The Trump administration will let New Yorkers back into Trusted Traveler programs after state officials expanded access to driver records, the Department of Homeland Security said Thursday.
Membership in the travel perks programs was closed to New Yorkers in February over a state law intended to protect illegal immigrants by restricting federal access to state databases.
The program’s best-known service is the 5 million-member Global Entry system, which allows people to breeze back into the US from overseas — though the cachet is diminished with most of the world off-limits to Americans due to the coronavirus pandemic.
New York changed its so-called Green Light Law to allow narrow federal access to records for the travel programs in a budget approved on April 1, officials told The Post.
The Trump administration had argued the prior state law hobbled counterterrorism and anticrime vetting.
In a Thursday press released, DHS said: “Governor Andrew Cuomo and the state legislature … amended the Green Light Law to expressly allow for information-sharing of NY DMV records ‘as necessary for an individual seeking acceptance into a trusted traveler program, or to facilitate vehicle imports and/or exports.’”
As a result, DHS “will lift its ban” on New Yorkers, according to the press release, which was first reported by The Daily Caller.
Cuomo said in a statement on Thursday that he “immediately met with President Trump at the White House [in February] to discuss what — to the extent that there were bonafide concerns — needed to be done” to end the ban.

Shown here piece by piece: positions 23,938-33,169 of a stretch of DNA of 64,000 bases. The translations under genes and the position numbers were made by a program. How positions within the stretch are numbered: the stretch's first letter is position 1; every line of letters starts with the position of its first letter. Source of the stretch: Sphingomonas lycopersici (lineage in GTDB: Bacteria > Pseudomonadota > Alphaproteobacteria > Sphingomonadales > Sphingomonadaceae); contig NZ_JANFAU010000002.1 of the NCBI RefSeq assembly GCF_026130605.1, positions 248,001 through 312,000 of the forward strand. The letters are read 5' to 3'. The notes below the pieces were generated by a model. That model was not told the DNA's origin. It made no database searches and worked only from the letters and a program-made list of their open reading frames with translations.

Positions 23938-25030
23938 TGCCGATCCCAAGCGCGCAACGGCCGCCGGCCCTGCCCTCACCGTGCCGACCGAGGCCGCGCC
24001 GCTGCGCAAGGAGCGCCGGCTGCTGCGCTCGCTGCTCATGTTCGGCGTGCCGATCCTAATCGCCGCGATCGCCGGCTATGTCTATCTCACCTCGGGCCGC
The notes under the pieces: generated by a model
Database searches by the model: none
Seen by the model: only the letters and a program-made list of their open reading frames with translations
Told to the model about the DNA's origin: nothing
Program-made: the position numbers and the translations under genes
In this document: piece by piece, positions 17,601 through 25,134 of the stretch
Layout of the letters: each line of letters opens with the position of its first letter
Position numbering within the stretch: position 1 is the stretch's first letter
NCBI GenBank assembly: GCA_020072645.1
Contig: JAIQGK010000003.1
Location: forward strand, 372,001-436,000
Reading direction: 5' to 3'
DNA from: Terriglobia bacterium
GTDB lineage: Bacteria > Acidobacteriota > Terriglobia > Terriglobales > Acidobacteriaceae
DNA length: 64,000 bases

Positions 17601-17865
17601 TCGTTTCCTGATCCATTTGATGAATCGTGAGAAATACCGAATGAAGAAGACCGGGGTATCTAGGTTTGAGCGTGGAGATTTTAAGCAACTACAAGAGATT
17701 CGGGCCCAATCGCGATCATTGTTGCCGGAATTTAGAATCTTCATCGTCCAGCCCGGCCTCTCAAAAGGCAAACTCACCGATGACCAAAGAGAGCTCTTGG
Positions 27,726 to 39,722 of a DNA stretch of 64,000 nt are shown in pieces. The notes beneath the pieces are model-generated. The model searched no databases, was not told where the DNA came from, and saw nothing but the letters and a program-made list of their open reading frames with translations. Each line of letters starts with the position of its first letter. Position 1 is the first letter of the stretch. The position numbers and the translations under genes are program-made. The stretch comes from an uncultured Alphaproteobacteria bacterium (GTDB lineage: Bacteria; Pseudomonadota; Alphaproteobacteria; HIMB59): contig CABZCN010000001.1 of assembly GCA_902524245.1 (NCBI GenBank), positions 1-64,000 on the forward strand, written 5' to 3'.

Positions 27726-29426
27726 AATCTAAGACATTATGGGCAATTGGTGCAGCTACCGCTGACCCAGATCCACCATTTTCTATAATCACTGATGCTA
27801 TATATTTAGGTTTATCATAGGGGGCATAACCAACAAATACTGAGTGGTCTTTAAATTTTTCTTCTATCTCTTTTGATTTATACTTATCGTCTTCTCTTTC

“Subsequently the matter was dealt with in the state budget passed in April. I am glad that this issue has finally been resolved for all New Yorkers,” the Democratic governor said.
Homeland Security did not immediately respond to a request for comment from The Post.
New York officials said in February that the state was being held to an unfair double standard and filed a lawsuit to reverse the ban. “Thirteen other states and the District of Columbia have Green Light Laws, but New York is the only state that has been targeted by this administration for retaliation,” Cuomo’s office said at the time.
The federal agency said Thursday it’s still unhappy with New York law’s restrictions on sharing driver’s license records with immigration and customs enforcement officers.
“New York law continues to maintain provisions that undermine the security of the American people and purport to criminalize information sharing between law enforcement entities,” DHS Acting Secretary Chad Wolf said in a statement.
The rescinded ban also prevented New Yorkers from joining or renewing their membership in three programs that allow for expedited passage across borders with Mexico and Canada, known as SENTRI, NEXUS and FAST.